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Toward the setting sun : John Ross, the Cherokees, and the Trail of Tears

Author: Brian Hicks
Publisher: New York, NY : Atlantic Monthly Press ; [Berkeley, Calif.] : Distributed by Publishers Group West, ©2011.
Edition/Format:   Book : Biography : EnglishView all editions and formats
Database:WorldCat
Summary:
This book relates the history of the forced relocation of the Cherokee from Georgia, Tennessee, and North Carolina to Indian territory in Oklahoma and the struggle by their principal chief, John Ross, to prevent their removal from their ancestral lands. It chronicles one of the most significant but least explored periods in American history, recounting the unknown story of the first white man to champion the  Read more...
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Details

Genre/Form: Biography
Named Person: John Ross; John Ross
Material Type: Biography, Internet resource
Document Type: Book, Internet Resource
All Authors / Contributors: Brian Hicks
ISBN: 9780802119636 0802119638
OCLC Number: 646112151
Notes: Map on lining papers.
Description: xiv, 421 pages : illustrations, map ; 24 cm
Contents: The time of the fall --
An old prophecy --
Little John --
Horseshoe Bend --
A sharp knife --
A traitor in all nations --
One generation passeth --
The reins of power --
A dangerous game --
Turning point --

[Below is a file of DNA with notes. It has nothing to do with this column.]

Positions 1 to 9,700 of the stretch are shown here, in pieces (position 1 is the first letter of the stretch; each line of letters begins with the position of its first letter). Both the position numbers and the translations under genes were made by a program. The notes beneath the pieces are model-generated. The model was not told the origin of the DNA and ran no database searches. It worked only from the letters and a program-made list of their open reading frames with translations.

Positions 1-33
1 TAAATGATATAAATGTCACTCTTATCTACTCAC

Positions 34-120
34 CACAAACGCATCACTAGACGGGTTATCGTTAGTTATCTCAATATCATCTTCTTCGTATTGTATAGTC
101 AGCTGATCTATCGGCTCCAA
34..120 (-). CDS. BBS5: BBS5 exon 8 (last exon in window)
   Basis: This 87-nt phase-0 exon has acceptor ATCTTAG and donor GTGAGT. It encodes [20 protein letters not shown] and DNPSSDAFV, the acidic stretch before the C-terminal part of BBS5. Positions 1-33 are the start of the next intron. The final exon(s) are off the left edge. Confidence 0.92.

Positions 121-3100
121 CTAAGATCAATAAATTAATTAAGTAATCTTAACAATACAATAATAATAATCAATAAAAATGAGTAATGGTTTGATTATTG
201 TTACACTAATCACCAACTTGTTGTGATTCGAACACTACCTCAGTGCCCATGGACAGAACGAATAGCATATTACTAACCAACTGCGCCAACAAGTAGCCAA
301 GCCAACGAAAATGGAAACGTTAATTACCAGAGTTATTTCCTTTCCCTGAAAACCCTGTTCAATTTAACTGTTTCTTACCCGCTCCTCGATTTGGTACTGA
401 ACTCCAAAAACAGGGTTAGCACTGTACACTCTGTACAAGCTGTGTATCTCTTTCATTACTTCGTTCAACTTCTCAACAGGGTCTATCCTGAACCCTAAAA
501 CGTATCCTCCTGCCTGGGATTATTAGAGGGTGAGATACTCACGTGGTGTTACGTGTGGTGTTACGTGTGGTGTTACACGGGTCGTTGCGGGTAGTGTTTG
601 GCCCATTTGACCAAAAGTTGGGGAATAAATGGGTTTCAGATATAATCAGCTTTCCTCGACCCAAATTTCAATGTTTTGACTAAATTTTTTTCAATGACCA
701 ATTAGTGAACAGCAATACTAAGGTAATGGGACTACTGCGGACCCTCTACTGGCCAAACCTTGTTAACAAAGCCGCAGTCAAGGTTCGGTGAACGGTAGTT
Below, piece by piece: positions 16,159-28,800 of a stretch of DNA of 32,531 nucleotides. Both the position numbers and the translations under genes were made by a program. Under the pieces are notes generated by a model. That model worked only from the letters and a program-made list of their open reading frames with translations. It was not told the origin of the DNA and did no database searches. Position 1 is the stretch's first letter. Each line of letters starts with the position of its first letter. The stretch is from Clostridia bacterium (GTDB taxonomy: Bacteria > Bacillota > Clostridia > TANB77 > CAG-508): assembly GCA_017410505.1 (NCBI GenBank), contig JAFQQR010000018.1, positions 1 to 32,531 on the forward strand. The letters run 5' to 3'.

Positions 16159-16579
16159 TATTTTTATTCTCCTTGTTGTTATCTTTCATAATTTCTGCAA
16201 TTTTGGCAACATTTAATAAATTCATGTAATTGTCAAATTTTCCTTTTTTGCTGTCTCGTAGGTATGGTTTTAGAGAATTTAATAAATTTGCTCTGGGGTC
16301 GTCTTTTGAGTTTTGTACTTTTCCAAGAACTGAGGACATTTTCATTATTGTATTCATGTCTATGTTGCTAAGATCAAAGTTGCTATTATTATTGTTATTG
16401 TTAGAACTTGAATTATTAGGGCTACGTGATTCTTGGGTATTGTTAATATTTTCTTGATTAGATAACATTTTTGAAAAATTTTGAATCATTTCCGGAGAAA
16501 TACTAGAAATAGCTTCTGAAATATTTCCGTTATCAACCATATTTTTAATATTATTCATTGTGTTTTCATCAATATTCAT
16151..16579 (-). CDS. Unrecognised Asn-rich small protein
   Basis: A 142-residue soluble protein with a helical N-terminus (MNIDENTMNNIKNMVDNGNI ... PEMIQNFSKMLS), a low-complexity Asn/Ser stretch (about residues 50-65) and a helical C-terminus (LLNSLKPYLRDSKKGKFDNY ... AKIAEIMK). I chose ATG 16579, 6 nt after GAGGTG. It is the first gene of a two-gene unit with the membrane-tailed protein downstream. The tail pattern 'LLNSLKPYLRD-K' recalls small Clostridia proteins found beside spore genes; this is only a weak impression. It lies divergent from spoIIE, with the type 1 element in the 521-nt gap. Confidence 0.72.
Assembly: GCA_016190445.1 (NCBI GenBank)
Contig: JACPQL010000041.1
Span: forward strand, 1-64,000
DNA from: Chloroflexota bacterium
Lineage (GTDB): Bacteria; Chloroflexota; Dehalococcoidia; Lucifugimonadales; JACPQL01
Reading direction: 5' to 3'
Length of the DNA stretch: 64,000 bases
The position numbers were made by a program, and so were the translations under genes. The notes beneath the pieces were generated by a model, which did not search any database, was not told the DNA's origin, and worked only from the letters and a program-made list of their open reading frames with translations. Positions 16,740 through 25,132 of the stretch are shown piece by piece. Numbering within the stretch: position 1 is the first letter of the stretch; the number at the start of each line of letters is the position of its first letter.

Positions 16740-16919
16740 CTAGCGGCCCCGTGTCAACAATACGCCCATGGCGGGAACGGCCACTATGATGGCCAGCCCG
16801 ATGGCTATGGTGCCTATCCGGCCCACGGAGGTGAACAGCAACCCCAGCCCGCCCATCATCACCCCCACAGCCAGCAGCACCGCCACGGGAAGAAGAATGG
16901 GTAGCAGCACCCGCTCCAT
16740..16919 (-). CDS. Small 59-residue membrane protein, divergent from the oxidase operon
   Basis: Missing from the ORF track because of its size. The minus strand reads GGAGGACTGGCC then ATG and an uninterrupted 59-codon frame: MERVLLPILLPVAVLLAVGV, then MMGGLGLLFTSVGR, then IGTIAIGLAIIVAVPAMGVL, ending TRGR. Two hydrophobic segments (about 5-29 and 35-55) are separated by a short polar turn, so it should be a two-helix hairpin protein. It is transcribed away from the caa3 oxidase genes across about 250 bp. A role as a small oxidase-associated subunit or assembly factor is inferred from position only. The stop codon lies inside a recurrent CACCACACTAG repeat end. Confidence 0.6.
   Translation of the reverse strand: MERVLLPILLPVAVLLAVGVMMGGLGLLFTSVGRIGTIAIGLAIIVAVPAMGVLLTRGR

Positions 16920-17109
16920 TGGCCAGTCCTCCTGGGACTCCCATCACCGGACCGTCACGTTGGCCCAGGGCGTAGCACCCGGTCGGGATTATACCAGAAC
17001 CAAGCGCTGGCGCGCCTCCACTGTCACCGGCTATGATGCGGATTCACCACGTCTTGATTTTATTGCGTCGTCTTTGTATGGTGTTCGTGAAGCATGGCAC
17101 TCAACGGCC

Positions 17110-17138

The schemes of traitors --
1855 --
Where they cried --
Retribution --
The way of the West.
Responsibility: Brian Hicks.
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Abstract:

This book relates the history of the forced relocation of the Cherokee from Georgia, Tennessee, and North Carolina to Indian territory in Oklahoma and the struggle by their principal chief, John Ross, to prevent their removal from their ancestral lands. It chronicles one of the most significant but least explored periods in American history, recounting the unknown story of the first white man to champion the voiceless Native American cause. Son of a Scottish trader and a quarter-Cherokee woman, John Ross was educated in white schools. It was not until he was twenty-two, when he fought alongside "his people" against the Creek Indians, a neighboring rebel tribe, that he knew the Cherokees' fate would be his. Cherokee chief for forty years, he would guide the tribe through its most turbulent period; he defended the tribe against white encroachment and Andrew Jackson. Clashes between the two men raged over decades, from battlefields and meeting houses to the White House and the Supreme Court. Jackson felt no shame in ignoring decades of U.S.-Indian treaties as increasing numbers of whites settled illegally on the Cherokee Nation's native land, including Ross's beloved home at Head of Coosa. The chief remained steadfast in his refusal to sign a treaty agreeing to removal. When a group of renegade Cherokees betrayed him and negotiated an agreement with Andrew Jackson's men behind Ross's back, he was forced to give way and begin the journey west. In one of America's great tragedies, thousands of Cherokees died during the tribe's migration on the Trail of Tears to Oklahoma.

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